A Border Collie's Mistress' Place for News and Musings

Travels, Trials and Tribulations

Friday, May 28, 2010

Training at Fido's

I went on Monday and look here it is Friday before I get a chance to write anything up!

I have to say for Molly she was super!  I haven't worked her in what feels like forever.  She was a little rusty feeling and it took a bit of time before we reconnected.  She was actually slow, which for her is HUGE.  Also on her first outrun she went out and was wide and thoughtful.  I usually have to stop her and get on her case the first out run to get her to cast out and use her head.  Some feel at the top, good stops all day.  We are still struggling with the driving, we've hit a bit of a wall.  She goes  only so far(same distance every time) and justs wants to flip around and fetch them back.  Basically she quits walking up strait  and just slides around to the outside.  I have to start walking with her again. We can get around a PN course at Fido's, but I think the Ranch course publicly is still going to be a test for us :)  I also must start working her at Susan Crocker's on sheep that run and entice her to be too fast the tight. We have some work to do and we have some AHBA trials in our sights for the fall.

I pick a few things to work with Z on.  Lucky for us Chris held some sheep so I could work on that pace down the fetch line and the stop at the top.  He was really getting the idea towards the end.  He's also learning that slow down doesn't mean slow down forever, that you will get to switch gears.  This revelation has reduced the pouting.  I didn't work the stop too hard, it has really cleaned up not where it should be but it is better.  He doesn't cheat it at the pen or while we are shedding, so I have to figure out why I taught him it is ok to cheat it in other places and then fix it.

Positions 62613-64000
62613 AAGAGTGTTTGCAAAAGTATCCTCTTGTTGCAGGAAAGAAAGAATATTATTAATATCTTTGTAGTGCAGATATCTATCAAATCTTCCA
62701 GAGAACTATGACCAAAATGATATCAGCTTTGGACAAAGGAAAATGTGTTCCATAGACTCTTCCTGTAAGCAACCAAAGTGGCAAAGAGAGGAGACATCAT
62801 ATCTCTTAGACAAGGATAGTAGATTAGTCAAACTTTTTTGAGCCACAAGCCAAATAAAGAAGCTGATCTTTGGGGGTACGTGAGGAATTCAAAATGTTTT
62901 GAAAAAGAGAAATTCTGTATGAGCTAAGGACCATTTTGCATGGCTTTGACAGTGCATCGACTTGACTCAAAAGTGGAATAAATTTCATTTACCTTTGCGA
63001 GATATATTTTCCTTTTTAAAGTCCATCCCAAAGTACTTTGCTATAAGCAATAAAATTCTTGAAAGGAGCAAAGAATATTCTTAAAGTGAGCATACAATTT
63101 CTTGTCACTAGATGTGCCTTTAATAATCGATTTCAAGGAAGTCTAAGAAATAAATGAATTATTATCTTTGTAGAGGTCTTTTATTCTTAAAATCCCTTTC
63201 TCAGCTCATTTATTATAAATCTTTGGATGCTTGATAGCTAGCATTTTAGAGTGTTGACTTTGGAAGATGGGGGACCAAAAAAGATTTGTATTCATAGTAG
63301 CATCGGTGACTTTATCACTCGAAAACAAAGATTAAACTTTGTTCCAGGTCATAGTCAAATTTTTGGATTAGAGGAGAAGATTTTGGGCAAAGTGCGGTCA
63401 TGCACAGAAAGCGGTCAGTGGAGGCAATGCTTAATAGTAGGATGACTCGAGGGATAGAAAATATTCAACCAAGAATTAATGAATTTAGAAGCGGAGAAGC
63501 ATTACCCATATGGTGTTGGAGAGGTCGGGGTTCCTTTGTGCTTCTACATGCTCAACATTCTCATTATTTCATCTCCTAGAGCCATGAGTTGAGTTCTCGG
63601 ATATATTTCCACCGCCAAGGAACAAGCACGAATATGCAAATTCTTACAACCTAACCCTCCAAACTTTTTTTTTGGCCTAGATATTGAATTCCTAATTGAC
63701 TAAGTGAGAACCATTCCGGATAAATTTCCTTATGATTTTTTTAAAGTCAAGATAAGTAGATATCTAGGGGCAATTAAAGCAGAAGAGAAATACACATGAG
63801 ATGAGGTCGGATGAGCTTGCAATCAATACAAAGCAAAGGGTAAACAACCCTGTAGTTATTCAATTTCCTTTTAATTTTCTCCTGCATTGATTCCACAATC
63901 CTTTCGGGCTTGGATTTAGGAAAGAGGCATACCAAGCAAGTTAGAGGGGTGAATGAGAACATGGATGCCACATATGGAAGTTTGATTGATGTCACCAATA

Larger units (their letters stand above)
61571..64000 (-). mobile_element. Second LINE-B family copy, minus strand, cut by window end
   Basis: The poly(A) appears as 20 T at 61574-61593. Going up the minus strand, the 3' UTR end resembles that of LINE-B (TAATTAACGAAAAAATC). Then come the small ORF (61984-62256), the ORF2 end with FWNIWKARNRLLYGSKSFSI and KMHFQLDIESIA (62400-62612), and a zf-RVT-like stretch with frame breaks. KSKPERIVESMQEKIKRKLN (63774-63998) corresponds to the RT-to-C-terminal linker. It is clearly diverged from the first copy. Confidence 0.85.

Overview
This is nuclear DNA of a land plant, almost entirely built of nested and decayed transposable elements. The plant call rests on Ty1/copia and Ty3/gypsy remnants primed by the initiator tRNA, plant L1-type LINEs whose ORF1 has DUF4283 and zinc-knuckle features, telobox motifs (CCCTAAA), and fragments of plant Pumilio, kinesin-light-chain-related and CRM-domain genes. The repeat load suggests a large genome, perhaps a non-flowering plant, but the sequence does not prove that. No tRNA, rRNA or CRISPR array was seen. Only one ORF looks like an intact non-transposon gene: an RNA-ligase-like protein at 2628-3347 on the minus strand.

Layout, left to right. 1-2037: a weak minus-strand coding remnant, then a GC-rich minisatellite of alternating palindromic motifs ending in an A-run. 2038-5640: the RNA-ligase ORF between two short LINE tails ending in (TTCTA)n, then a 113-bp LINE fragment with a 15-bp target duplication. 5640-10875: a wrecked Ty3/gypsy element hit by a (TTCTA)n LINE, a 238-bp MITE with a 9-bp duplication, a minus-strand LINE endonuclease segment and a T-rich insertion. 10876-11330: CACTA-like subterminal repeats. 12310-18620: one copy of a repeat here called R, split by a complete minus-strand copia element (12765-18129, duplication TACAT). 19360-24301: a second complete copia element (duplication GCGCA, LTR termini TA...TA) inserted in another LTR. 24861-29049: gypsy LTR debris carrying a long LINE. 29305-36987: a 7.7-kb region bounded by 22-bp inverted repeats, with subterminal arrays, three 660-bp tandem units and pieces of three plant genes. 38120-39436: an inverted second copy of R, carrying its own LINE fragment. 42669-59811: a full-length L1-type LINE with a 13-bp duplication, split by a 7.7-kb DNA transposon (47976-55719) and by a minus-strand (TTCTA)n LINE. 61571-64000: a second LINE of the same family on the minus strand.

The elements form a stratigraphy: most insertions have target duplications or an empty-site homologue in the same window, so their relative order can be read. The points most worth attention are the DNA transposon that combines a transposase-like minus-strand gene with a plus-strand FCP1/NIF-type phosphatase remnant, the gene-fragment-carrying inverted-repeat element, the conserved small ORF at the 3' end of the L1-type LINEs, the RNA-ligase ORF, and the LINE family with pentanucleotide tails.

For the second session I found some light yearling ewes and did a bit of driving, he's always had good pace here.  We worked on flanks to let go of the pressure learning to relax if he felt they were getting away.  He has a hard time giving me a flank on the drive if he has to let go of the pressure to do it.  Same issue on the fetch, but that has increased hugely.

For the final session we worked the shed. I'm using the Scott Glen method.  Started out with the mob and just whittled it down to a single.  Worked both of his sides and he seems equally comfortable coming in both ways.  He has keyed into the back set of sheep, which is not hard for him since he LOVES to walk up on their heads.  I've also got him coming all the way through before turning, he's starting to target behind me more consistently.  He still needs a fairly large gap to come into, but I know as soon as he really gets this he'll come through the tiniest crack.  This is his favorite game of all sheep herding.

Our first Open run together will be at Susan Crocker's in June and then off to South Dakota at the end of August.

Wednesday, May 19, 2010

Just a quick Scribble

I'm just going to write a few things down and hopefully expand on them as I digest them.

The Bluegrass was amazing.  If you have ever wanted to go, just go you will not regret it.  The car ride however was meh.

So what I learned:

To let go of my ego
To expect perfection
To practice non-judgement and play the game moment to moment

I'm starting to become the handler I want to be.

Homework for dog training:
Gears- we have fast and stop but we need a little in between
Range sheep-need to work on more difficult sheep to improve my timing and keep the dog's work sharp
Cross drive- need to sharpen this up but with gears it should come together pretty quick